Poetic Justice Locations
The movie Poetic Justice was filmed in various locations across Northern California. The cities of Oakland and Woodside, California were the two main cities used for filming this movie. The city of Oakland is where the characters are journeying in the movie, and the actual city was used for the movie. Locations in Oakland that make an appearance in Poetic Justice include Lakeside Motel and Saeed Dobahi Market, as well as various city streets.
A restaurant known as Alice Restaurant found in Woodside, California made an appearance in the movie as the Lazey Jane Cafe. These major places in Poetic Justice can still be seen by fans today. Some of the other Northern California locations used for shooting the 1993 movie include the Monterey Aquarium, Altamont Pass, Devils Slide, and Big Creek Bridge.
The city of Los Angeles, California was also used for a majority of filming, specifically the scenes that depict Justice’s house. Many of the locations portraying Los Angeles and Oakland are actual locations around the city, and can still be seen today. Fans of Poetic Justice can enjoy visiting the streets where Janet Jackson, Tupac Shakur, and other major stars walked.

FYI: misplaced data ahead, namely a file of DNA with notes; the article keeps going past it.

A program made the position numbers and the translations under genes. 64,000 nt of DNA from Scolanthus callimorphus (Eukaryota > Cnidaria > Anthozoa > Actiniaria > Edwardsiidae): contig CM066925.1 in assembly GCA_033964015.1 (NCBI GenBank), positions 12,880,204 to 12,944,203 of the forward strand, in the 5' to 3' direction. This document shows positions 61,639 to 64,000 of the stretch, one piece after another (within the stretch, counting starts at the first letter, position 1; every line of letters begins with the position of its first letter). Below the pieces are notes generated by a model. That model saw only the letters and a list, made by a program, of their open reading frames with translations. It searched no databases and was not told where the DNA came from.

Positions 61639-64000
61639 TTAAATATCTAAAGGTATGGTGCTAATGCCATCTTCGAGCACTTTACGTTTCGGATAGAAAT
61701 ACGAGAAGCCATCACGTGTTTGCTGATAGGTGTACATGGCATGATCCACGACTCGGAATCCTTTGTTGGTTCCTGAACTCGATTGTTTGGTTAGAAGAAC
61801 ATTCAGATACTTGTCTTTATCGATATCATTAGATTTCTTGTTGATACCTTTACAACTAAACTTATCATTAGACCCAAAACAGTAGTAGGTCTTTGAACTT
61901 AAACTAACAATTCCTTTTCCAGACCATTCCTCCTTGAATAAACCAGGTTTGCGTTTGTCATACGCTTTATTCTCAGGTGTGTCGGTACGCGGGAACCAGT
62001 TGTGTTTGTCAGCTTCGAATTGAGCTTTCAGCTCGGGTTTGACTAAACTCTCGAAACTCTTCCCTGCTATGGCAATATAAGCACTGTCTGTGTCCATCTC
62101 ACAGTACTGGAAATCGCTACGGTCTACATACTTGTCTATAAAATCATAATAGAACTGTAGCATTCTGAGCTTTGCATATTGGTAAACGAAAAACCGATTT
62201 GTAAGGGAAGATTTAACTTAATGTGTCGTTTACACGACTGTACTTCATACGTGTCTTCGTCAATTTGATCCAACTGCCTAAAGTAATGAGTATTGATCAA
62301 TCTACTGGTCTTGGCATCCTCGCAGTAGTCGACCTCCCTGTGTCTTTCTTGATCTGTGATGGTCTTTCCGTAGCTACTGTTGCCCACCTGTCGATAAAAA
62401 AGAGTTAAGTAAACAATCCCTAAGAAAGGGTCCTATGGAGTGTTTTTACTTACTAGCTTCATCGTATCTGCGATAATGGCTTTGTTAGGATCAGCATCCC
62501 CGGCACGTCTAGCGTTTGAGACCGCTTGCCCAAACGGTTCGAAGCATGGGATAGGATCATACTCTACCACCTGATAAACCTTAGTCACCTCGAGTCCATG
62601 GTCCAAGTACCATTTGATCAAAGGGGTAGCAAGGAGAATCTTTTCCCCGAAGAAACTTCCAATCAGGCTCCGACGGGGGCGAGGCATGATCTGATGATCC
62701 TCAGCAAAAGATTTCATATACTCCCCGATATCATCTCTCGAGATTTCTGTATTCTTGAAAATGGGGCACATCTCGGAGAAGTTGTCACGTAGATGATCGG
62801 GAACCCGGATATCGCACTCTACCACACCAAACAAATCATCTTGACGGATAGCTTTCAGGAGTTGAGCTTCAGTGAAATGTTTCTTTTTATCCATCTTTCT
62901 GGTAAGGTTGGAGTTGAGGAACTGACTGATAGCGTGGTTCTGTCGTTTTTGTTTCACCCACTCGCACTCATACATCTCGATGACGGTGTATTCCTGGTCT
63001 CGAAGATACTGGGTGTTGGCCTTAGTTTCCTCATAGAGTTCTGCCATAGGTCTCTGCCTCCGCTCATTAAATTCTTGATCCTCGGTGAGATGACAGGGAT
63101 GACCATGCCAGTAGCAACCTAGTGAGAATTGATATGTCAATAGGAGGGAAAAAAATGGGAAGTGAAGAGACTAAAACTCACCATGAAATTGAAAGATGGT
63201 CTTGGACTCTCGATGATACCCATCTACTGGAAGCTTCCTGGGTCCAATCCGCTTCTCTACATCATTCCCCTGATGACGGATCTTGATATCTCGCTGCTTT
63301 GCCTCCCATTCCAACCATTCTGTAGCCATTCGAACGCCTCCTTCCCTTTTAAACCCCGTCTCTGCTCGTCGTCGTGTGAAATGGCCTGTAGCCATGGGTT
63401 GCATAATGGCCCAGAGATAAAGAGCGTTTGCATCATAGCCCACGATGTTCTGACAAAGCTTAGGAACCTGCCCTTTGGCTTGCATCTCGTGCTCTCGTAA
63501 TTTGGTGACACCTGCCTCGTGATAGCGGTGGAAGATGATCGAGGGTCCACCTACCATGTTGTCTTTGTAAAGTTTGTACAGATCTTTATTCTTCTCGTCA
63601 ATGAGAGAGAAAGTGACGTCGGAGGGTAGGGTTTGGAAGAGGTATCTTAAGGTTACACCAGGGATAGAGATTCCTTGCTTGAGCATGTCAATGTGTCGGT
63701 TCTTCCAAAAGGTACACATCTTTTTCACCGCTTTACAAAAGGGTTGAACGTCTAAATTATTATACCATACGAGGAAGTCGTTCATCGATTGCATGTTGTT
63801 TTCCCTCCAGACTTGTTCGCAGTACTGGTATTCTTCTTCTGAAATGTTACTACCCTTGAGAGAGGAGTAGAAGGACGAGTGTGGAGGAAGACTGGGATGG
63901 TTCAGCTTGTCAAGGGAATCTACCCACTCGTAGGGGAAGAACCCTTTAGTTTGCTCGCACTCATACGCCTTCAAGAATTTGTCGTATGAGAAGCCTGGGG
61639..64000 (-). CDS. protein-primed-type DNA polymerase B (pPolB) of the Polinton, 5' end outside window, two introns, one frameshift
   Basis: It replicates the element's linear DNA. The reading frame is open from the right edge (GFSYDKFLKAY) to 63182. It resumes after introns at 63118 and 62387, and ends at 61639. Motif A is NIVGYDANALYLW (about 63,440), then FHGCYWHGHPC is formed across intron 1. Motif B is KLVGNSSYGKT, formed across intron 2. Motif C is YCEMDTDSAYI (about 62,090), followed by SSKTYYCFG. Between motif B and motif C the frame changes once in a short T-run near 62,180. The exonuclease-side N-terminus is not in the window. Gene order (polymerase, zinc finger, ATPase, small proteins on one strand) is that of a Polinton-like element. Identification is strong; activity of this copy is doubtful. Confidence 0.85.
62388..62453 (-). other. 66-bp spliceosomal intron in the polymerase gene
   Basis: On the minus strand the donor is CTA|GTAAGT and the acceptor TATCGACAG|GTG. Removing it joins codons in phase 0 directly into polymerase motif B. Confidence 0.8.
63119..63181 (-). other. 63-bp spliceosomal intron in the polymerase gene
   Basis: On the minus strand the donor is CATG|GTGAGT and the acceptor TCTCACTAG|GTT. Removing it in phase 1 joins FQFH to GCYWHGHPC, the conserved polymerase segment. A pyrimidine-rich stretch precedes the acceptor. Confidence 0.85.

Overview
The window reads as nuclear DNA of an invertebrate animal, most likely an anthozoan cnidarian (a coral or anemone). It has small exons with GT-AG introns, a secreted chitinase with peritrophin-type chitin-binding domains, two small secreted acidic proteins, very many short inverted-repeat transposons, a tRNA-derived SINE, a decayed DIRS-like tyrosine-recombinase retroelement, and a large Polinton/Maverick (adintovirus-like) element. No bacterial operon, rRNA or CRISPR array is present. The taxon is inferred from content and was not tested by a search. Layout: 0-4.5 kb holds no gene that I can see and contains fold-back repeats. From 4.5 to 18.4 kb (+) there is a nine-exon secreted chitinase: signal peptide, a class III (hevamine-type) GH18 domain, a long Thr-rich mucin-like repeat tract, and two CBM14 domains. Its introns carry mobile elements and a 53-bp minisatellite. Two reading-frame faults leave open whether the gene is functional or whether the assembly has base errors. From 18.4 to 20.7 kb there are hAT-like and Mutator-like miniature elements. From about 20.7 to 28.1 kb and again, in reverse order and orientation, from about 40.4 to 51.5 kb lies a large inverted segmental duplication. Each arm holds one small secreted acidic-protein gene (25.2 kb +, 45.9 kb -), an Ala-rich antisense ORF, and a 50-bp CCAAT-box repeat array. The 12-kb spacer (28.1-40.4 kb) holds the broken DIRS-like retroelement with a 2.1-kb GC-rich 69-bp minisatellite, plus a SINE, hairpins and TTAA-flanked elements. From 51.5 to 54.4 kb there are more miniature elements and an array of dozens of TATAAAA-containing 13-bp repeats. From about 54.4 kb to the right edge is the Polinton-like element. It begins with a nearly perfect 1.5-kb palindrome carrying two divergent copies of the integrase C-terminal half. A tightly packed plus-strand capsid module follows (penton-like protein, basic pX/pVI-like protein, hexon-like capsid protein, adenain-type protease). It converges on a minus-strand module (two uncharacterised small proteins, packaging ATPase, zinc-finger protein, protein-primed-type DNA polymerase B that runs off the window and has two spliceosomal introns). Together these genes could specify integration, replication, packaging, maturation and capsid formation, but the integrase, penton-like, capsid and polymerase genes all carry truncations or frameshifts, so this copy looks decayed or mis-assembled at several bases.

Justice meets Lucky scene in Poetic Justice
Hair Craft Salon, Los Angeles, California
One of the first scenes of the movie Poetic Justice shows Justice working in a salon, shortly after the tragic death of her boyfriend. Before Justice can be seen working in the salon, there is a voice-over where she recounts one of her poems. Justice delivers multiple poems over voice-over throughout the movie.
In this opening scene she is heard saying, “Alone. Lying, thinking. Last night. How to find my soul a home. Where water is not thirsty. And bread loaf is not stone. I came up with one thing. And I don't believe I'm wrong. That nobody. But nobody can make it out here alone."
As Justice works in the salon, she meets Lucky, the man who will be her romantic interest for the rest of the movie. He comes into the salon and attempts to flirt with her. However, Justice is not interested. In order to get Lucky to leave her alone, she pretends to be in a relationship with her female boss. This opening scene, like the majority of the movie, was filmed in Los Angeles, California.
Roadtrip talk scene in Poetic Justice
Los Angeles, California
Early in the film Poetic Justice, the character Justice is talked into going on a road trip with her friend, her friend’s boyfriend, and a person she doesn’t know.
Iesha tries to convince her friend by saying, “Well, we get in this mail truck and we drive up the coast, get drunk, eat Mexican food, and just have a good time. It's fun!”